Kids have a tendency to fall pretty much every day. Taking a tumble on your bicycle? That’s normal. Getting tripped up while sprinting across the yard. Also fairly typical. It isn’t really a worry because, well, kids are kind of limber. They don’t usually stay down for long.
As you get older though, that becomes less and less true. The older you get, the more worrisome a fall can become. One reason for this is that bones are more brittle and heal slower when you’re older. Older individuals might have a more difficult time standing back up after falling, so they spend more time in pain lying on the floor. Falling is the leading injury-associated cause of death as a result.
That’s why tools and devices that can reduce falls are always being sought out by healthcare professionals. New research appears to indicate that we might have determined one such device: hearing aids.
Can falls be caused by hearing loss
If you want to fully grasp how hearing aids could possibly prevent a fall, you need to ask this relevant question: is it feasible that hearing loss can raise your risk of having a fall? It appears as though the answer might be, yes.
So you have to ask yourself, why would the danger of falling be increased by hearing loss?
That connection isn’t really that intuitive. After all, hearing loss doesn’t directly influence your ability to move or see. But this sort of direct impact on your mobility, and an elevated risk of falling, can be a result of some hearing loss symptoms. Some of those symptoms include:
- Loss of balance: How is your balance affected by hearing loss? Well, your general balance depends heavily on your inner ear. So when hearing loss impacts your inner ear, you may find yourself a little more likely to grow dizzy, experience vertigo, or have trouble keeping your balance. Essentially, you have a tendency to fall more frequently.
- Exhaustion: When you’re dealing with neglected hearing loss, your ears are continuously straining, and your brain is always working extra hard. Your brain will be continuously exhausted as a result. An exhausted brain is less likely to see that obstacle in your path, and, as a result, you might end up tripping and falling over something that an attentive brain would have noticed.
- High-pitched sounds get lost: You know how when you walk into a concert hall, you instantly know that you’re in a huge venue, even if you close your eyes? Or how you can immediately tell that you’re in a small space when you get into a vehicle. Your ears are actually using something similar to “echolocation” and high-frequency sound to help your spatial awareness. When you can no longer hear high-frequency sounds because of hearing loss, you can’t make those judgments quite as quickly or easily. This can cause disorientation and loss of situational awareness.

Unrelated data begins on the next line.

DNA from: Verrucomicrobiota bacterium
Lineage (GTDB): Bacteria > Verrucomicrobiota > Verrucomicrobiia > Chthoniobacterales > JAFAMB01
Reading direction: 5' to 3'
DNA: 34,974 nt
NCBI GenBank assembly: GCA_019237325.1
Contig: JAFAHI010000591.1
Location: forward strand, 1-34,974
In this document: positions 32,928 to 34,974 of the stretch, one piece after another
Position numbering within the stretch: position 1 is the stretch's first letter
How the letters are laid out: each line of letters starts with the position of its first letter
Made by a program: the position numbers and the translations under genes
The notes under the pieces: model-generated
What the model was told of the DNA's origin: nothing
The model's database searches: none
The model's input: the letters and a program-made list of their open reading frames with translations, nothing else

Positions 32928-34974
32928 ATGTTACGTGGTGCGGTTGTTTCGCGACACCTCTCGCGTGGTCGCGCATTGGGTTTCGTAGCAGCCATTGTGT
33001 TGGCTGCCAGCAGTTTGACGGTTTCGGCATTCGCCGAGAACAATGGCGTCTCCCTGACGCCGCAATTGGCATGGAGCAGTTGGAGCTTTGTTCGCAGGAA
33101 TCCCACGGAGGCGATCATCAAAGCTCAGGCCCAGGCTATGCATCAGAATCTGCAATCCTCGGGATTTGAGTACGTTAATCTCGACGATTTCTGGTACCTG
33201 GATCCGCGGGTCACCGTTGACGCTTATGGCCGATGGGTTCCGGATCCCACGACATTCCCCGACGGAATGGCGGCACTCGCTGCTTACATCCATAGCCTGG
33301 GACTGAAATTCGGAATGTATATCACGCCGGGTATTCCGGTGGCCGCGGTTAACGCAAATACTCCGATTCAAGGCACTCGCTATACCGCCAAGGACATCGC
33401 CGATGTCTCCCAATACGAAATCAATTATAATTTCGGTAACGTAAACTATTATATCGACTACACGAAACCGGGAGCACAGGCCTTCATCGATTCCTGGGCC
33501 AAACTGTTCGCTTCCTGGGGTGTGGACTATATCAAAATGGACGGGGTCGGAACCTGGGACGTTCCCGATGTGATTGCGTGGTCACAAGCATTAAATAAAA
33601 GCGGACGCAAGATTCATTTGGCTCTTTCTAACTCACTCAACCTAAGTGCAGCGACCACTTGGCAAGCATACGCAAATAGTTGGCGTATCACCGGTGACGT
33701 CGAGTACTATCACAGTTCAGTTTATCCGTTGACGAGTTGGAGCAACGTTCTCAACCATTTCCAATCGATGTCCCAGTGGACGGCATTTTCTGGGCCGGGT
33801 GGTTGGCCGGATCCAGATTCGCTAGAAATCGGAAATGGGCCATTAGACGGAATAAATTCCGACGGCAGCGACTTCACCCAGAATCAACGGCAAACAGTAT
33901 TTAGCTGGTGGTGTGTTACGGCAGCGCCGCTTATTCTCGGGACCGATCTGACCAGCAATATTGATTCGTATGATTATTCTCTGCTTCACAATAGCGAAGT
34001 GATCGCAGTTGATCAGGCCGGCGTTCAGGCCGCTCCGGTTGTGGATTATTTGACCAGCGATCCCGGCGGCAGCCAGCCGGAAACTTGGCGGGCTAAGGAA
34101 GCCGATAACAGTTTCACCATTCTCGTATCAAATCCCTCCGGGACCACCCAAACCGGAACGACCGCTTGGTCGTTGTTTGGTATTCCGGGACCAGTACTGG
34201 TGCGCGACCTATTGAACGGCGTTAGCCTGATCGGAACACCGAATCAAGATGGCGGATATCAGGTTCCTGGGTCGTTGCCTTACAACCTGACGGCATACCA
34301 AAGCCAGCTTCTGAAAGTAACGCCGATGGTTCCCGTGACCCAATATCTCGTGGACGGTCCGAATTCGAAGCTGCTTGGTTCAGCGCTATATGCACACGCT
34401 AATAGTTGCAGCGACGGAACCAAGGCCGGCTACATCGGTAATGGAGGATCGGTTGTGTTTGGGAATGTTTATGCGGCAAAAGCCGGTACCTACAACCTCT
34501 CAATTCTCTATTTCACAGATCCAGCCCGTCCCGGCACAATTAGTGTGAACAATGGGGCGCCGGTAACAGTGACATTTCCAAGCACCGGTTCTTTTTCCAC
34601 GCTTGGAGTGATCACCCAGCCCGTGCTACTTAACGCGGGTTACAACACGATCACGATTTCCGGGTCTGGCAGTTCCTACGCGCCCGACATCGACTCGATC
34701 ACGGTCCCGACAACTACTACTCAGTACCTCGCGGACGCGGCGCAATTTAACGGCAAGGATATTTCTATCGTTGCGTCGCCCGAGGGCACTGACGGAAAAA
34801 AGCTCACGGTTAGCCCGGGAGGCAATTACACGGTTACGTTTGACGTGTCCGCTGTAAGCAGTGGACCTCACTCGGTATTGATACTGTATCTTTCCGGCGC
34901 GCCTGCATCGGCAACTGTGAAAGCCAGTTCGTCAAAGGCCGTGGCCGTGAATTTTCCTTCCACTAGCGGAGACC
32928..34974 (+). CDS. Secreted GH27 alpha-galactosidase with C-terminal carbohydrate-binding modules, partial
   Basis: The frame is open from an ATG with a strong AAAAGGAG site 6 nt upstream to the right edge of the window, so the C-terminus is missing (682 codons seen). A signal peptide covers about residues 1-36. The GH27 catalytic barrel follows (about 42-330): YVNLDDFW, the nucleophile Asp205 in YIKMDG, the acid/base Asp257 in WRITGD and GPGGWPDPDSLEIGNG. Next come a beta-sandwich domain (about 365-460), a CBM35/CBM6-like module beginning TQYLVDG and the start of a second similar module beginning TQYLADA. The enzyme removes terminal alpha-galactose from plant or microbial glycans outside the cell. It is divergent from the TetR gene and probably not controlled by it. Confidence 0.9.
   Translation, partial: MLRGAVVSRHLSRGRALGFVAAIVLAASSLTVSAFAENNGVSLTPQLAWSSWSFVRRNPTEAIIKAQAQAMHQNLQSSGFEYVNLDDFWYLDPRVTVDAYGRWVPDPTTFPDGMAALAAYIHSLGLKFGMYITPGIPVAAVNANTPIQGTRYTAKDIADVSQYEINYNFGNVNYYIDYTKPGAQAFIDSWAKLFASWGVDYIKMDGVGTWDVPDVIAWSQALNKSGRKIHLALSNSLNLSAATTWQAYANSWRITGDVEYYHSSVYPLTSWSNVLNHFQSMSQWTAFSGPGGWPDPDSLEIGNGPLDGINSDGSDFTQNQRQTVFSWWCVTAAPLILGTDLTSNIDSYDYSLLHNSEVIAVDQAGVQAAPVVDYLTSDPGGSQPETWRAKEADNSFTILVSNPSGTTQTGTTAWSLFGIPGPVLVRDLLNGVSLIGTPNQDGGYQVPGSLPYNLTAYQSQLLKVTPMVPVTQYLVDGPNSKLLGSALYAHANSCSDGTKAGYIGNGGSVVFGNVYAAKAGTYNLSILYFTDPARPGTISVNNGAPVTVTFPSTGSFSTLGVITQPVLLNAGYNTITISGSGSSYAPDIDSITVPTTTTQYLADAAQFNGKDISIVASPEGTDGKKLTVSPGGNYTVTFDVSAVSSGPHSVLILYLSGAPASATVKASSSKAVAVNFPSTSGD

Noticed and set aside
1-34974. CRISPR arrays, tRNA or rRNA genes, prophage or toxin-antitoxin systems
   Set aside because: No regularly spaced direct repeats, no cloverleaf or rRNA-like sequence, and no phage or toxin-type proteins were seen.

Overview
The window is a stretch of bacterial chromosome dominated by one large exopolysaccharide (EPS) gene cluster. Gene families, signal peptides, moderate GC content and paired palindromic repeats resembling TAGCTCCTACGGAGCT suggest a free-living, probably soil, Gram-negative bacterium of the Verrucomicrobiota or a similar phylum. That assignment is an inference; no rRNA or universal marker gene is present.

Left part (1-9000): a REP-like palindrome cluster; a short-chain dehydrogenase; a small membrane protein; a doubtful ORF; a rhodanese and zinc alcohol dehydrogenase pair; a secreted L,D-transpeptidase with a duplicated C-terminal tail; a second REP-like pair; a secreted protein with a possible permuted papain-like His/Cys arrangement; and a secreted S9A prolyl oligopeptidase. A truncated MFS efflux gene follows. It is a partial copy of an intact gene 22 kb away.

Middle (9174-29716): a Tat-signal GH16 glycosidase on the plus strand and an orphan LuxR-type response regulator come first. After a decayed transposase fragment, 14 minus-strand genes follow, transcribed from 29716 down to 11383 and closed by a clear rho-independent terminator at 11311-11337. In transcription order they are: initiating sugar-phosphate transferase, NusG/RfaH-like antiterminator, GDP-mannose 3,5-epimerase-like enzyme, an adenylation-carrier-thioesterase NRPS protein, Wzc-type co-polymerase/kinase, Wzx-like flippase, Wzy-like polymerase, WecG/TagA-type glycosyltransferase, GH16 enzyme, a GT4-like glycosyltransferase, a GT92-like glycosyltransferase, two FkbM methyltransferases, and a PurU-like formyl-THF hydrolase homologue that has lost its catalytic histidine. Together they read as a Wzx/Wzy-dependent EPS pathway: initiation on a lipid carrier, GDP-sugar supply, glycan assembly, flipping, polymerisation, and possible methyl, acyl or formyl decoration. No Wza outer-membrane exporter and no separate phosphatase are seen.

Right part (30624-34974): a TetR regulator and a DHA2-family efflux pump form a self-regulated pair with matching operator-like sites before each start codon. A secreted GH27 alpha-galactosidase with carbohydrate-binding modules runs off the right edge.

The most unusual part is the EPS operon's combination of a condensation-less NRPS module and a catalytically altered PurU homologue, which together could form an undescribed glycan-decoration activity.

- Your situational awareness is impaired: When you have neglected hearing loss, you might not be as able to hear that approaching vehicle, or the barking dog next to you, or the sound of your neighbor’s footsteps. Your situational awareness could be substantially impacted, in other words. Can you become clumsy like this due to hearing loss? Well, kind of, loss of situational awareness can make day-to-day activities a little more dangerous. And that means you might be a little bit more likely to unintentionally stumble into something, and take a tumble.
- Depression: Social solitude and maybe even cognitive decline can be the result of untreated hearing loss. When you’re socially isolated, you might be more likely to stay at home, where tripping hazards abound, and be less likely to have help close at hand.
Age is also a consideration with regard to hearing loss-related falls. As you age, you’re more likely to develop permanent and progressive hearing loss. That will increase the probability of falling. And when you’re older, falling can have much more serious repercussions.
How can hearing aids help minimize falls?
It seems logical that hearing aids would be part of the solution when hearing loss is the problem. And this is being validated by new research. Your risk of falling could be reduced by as much as 50% based on one study.
In the past, these figures (and the link between hearing aids and staying upright) were a bit less clear. In part, that’s because not everyone uses their hearing aids all of the time. So it was inconclusive how frequently hearing aid users were having a fall. This was because individuals weren’t using their hearing aids, not because their hearing aids were broken.
The approach of this study was carried out differently and perhaps more precisely. Those who wore their hearing aids frequently were put in a different group than those who wore them intermittently.
So how can you prevent falls by using hearing aids? In general, they keep you more vigilant, more focused, and less tired. It doesn’t hurt that you have increased situational awareness. In addition, many hearing aids have safety features designed to trigger in the case of a fall. This can mean you get assistance quicker (this is critical for individuals 65 or older).
But the trick here is to be sure you’re using your hearing aids frequently and consistently.
Prevent falls with new hearing aids
Hearing aids can help you catch up with your friends, enjoy quality time with your family members, and remain in touch with everyone who’s important in your life.
They can also help you stay on your feet, literally!
If you want to learn more about how hearing aids could help you, make an appointment with us today.